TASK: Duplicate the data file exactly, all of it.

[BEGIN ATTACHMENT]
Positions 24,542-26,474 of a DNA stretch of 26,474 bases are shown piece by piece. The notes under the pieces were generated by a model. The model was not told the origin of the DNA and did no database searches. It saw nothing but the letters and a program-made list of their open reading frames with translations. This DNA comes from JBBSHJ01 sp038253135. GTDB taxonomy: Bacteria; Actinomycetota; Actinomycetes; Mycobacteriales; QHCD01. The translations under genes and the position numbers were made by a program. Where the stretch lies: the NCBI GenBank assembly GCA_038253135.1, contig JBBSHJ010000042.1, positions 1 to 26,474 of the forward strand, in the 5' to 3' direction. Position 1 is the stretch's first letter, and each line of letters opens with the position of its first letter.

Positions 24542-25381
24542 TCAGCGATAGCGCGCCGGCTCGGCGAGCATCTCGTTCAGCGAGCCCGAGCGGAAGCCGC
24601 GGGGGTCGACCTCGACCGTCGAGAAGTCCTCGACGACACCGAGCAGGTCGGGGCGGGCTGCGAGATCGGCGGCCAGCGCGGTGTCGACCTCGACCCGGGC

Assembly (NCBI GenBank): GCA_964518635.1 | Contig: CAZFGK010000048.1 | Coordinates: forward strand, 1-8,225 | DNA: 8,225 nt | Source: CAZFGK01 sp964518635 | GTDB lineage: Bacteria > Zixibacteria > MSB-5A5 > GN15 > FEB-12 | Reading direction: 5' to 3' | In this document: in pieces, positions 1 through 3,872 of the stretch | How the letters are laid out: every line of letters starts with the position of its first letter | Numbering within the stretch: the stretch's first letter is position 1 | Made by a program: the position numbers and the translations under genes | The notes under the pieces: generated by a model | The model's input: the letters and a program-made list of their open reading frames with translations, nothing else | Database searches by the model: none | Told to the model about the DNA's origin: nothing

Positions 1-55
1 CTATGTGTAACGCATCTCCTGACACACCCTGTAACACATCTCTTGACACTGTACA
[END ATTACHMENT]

Positions 24,542-26,474 of a DNA stretch of 26,474 bases are shown piece by piece. The notes under the pieces were generated by a model. The model was not told the origin of the DNA and did no database searches. It saw nothing but the letters and a program-made list of their open reading frames with translations. This DNA comes from JBBSHJ01 sp038253135. GTDB taxonomy: Bacteria; Actinomycetota; Actinomycetes; Mycobacteriales; QHCD01. The translations under genes and the position numbers were made by a program. Where the stretch lies: the NCBI GenBank assembly GCA_038253135.1, contig JBBSHJ010000042.1, positions 1 to 26,474 of the forward strand, in the 5' to 3' direction. Position 1 is the stretch's first letter, and each line of letters opens with the position of its first letter.

Positions 24542-25381
24542 TCAGCGATAGCGCGCCGGCTCGGCGAGCATCTCGTTCAGCGAGCCCGAGCGGAAGCCGC
24601 GGGGGTCGACCTCGACCGTCGAGAAGTCCTCGACGACACCGAGCAGGTCGGGGCGGGCTGCGAGATCGGCGGCCAGCGCGGTGTCGACCTCGACCCGGGC

Assembly (NCBI GenBank): GCA_964518635.1 | Contig: CAZFGK010000048.1 | Coordinates: forward strand, 1-8,225 | DNA: 8,225 nt | Source: CAZFGK01 sp964518635 | GTDB lineage: Bacteria > Zixibacteria > MSB-5A5 > GN15 > FEB-12 | Reading direction: 5' to 3' | In this document: in pieces, positions 1 through 3,872 of the stretch | How the letters are laid out: every line of letters starts with the position of its first letter | Numbering within the stretch: the stretch's first letter is position 1 | Made by a program: the position numbers and the translations under genes | The notes under the pieces: generated by a model | The model's input: the letters and a program-made list of their open reading frames with translations, nothing else | Database searches by the model: none | Told to the model about the DNA's origin: nothing

Positions 1-55
1 CTATGTGTAACGCATCTCCTGACACACCCTGTAACACATCTCTTGACACTGTACA